In telephone contacts during the follow-up period of this study these factors were recognized. Non-fallers would often explain that they were concerned about their performance. For example, they would avoid challenging their balance capacity by limiting gait speed or avoiding inclement weather and subsequent fall risks. In contrast to this, many of the fallers indicated that the fall had occurred during fall risky conditions. This could be falls playing soccer with the grandchildren, walking down an icy path in the forest or when influenced by alcohol.

In this study, the test battery assessed fall risk by evaluating solely the physical capabilities of the individual but in relation to fall risk the critical factor is, whether the balance capacity of the individual matches the individual balance demands. In fact, Gregg et al. (1998) described a U-shaped relationship between physical activity level and fall incidence (i.e. colles fractures) amongst elderly (+65 years of age). This implied that both sedentary and very active elderly were more at risk than average [29]. A redundancy of balance capacity is necessary to face challenges at the individual's relevant activity level. This redundancy was apparently lacking amongst the sedentary elderly due to poor performance and amongst the very active elderly due to excessive challenges.

The test battery score correlated against self-estimated health score, physical activity score and balance confidence score. Although these findings were significant, it should be noted that the correlations were not very high. A low physical capacity is not necessarily reflected in low physical activity level, low balance confidence or low health estimation. In fact, the neglect of poor physical performance level could lead to a relatively risky behaviour which again might lead to a higher fall risk. In such a case, it would be relevant to lead the individual to an awareness of the lacking balance capacity. A problem with this approach is, however, that it could also lead to anxiety and inappropriate restrictions in the physical activity.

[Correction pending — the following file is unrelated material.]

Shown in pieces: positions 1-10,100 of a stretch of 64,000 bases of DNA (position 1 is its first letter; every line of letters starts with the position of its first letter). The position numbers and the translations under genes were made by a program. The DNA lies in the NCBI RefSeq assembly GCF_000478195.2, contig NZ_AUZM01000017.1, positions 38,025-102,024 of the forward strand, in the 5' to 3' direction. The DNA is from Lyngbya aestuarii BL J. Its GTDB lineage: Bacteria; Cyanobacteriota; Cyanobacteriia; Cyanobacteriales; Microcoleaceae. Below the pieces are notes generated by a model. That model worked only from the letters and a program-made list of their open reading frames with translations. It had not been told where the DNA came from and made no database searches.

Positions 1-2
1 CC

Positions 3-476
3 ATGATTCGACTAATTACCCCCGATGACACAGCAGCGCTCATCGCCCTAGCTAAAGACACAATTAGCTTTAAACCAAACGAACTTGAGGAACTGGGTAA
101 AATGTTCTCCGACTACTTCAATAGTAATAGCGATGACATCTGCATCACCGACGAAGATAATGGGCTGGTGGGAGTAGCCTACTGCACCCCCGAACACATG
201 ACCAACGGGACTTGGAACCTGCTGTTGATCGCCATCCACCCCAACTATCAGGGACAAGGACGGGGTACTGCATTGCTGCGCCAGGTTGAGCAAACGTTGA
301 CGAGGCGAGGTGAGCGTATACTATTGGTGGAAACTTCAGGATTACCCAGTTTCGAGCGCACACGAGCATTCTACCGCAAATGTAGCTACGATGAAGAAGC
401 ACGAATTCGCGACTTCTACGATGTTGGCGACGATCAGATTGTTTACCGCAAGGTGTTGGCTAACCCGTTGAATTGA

To avoid falling it is necessary to have the physiological capacity to negotiate the threatening balance demands of a given task and context. For natural reasons the physiological capacity deteriorates gradually with age [30, 31]. This makes it even more relevant to keep this capacity at its peak in accordance with the age-related expected performance. A classic way of illustrating this approach is given in figure 6. It shows that the deterioration will lead to a point, where the level of the physical requirements for normal daily activity is crossed but it also shows that the age corresponding to this crossing point is very much influenced by the individual starting point and maintenance of physical performance [32]. The figure also illustrates that the individual physical performance requirements for daily activities not necessarily are set at a fixed level.

Figure 6
figure 6

Illustration of physical capacity and age. An illustration of the normal deterioration of physical performance related to age. A well trained individual (thick green line) might deteriorate in parallel with the untrained individual (dashed red line) but they would cross the level at which they cannot face the challenges of daily life at a very different time in their life. Small arrows indicate that this level is individual.


In this study it was not possible to identify individuals at increased fall risk amongst the active elderly between 70 and 80 years of age. In relation to fall prevention in this group of elderly subjects, we believe that it is not relevant to use general fall risk screening in order to target the balance training at selected individuals. This leads to the pragmatic approach that all elderly should be offered physical exercise to keep or restore the best possible redundancy in balance capacity.

General programs maintaining/improving gait performance and balance would appear to be worthwhile. Exercise must be regarded as a natural part of the daily life for the elderly. This is seen in some Asian societies where "Tai Chi" often is practiced as a daily routine also for the elderly. In some countries "Nordic walking" (where special sticks are used for walking) has become a popular way of outdoor exercise amongst the elderly. Both the individual and the society must take actions to facilitate physical exercise but also manufacturers of exercise tools should accept the challenge of developing equipment designed especially for the elderly.